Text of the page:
New coronavirus spreads as readily as 1918 Spanish flu and probably originated in bats

Testing a sample for coronavirus
A laboratory worker at the State Health Authorities of Baden-Wuerttemberg in Germany tests a sample from a patient suspected of being infected with the new coronavirus from China. A new genetic analysis suggests the virus originated in bats.
(Marijan Murat / AFP/Getty Images)

Chinese scientists racing to keep up with the spread of a novel coronavirus have declared the widespread outbreak an epidemic, revealing that in its early days at least, the disease’s reach doubled every week.

By plotting the curve of that exponential growth and running it in reverse, researchers reckoned that the microbe sickening people across the globe has probably been passing from person to person since mid-December 2019.

Scientists in China are also closing in on the source of the aggressive new germ — bats.


The furry flying mammals may have been the original host of the coronavirus now crisscrossing the world, says one of three scientific studies released on Wednesday. But it may be another wild animal sold in Wuhan City’s Huanan Seafood Market that served up the virus to humans, who quickly began passing it to others through close contact.

The new studies, coming just five days after Chinese research teams offered their first detailed analyses of the virus known as 2019-nCoV, offer genetic and other evidence to suggest that Chinese health authorities probably caught the virus soon after it made its jump to humans. And it supports the theory that something in the Huanan market served as a bridge for the virus to cross between bats and humans.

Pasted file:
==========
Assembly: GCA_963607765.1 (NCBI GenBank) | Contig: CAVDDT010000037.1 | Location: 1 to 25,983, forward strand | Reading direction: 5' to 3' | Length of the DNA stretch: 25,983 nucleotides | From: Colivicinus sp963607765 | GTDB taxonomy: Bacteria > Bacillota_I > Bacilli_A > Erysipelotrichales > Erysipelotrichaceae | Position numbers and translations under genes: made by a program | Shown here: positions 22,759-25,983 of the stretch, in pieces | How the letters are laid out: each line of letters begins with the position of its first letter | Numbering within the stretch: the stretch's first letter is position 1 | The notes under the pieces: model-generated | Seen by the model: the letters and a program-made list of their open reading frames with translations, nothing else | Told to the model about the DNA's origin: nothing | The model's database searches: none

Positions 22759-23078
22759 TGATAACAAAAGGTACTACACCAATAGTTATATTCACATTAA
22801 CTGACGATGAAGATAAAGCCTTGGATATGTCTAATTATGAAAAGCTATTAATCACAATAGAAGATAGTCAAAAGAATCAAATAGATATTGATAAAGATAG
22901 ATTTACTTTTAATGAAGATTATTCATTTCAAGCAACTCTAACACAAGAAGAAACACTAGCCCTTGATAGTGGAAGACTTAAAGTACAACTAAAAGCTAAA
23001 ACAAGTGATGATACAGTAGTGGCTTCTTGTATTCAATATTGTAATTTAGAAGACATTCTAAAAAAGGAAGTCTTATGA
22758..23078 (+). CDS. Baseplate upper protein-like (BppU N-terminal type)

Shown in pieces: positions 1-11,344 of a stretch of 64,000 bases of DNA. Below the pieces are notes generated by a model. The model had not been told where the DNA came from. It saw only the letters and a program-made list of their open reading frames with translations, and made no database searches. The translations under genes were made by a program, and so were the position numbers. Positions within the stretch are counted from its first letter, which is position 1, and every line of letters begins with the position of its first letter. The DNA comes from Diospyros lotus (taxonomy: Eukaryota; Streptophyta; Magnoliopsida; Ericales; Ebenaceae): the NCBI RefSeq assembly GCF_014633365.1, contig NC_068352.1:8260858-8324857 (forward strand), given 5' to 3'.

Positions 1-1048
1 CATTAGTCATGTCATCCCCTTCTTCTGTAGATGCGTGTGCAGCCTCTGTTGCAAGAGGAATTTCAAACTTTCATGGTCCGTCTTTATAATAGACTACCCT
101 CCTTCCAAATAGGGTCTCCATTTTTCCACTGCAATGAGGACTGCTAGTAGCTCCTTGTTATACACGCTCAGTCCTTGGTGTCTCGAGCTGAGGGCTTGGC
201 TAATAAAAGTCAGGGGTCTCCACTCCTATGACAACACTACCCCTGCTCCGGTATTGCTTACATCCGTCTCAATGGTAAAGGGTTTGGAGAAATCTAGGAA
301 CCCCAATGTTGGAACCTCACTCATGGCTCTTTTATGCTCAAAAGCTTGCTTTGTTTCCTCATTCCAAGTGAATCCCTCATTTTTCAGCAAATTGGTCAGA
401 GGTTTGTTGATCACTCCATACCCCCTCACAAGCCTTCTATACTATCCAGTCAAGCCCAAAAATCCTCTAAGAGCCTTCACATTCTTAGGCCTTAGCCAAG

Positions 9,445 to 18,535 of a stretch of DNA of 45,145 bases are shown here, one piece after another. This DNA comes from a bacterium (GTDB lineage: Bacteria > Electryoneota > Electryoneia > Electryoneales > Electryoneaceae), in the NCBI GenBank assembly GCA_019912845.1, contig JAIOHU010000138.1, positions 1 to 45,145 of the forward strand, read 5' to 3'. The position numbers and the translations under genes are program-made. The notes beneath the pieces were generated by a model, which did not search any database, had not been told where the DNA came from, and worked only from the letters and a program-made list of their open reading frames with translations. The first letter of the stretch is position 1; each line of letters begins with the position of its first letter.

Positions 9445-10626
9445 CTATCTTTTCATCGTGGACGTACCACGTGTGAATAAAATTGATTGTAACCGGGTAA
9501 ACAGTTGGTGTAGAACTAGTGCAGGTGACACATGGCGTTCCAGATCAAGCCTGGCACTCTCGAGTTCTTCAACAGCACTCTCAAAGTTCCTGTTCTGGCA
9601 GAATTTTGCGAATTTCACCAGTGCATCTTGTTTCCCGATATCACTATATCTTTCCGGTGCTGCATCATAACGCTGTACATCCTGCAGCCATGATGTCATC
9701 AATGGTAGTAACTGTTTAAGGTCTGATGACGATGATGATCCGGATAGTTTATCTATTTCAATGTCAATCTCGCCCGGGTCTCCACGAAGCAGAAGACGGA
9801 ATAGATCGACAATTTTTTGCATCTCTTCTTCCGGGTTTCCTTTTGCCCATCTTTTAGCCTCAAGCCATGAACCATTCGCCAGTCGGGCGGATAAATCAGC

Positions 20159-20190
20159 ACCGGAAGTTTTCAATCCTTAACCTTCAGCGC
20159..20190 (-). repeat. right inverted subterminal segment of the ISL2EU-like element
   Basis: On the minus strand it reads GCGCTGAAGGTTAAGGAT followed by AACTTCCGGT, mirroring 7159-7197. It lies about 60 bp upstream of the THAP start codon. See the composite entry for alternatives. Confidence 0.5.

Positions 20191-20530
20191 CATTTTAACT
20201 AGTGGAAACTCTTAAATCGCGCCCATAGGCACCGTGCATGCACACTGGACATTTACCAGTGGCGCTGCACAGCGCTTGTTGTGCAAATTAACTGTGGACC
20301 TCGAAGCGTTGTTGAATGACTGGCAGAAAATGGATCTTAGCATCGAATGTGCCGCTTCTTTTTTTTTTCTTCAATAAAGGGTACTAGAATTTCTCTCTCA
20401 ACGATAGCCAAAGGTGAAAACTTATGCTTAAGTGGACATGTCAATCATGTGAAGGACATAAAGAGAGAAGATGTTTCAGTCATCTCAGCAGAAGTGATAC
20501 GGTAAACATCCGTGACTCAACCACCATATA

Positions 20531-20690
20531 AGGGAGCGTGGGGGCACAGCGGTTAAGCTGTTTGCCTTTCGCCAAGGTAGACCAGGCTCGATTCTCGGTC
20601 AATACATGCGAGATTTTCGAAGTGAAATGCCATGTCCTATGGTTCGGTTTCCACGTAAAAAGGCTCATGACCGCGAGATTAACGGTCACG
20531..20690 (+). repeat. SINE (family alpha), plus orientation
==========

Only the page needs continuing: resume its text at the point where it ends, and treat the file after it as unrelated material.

Such evidence is consistent with the Chinese government’s public assertions about the sudden appearance and spread of a virus that has sickened as many as 9,000 and claimed at least 170 lives in China and six other countries. Chinese authorities have said they believe that Wuhan’s principal “wet market” is the cradle of the outbreak, and they have no evidence that the new virus spread earlier anywhere else.

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All three of the new studies — two published by the British journal Lancet and a third in the New England Journal of Medicine — were conducted by scientists working in China. And all focused on some of the first patients seen with a pneumonia caused by 2019-nCoV.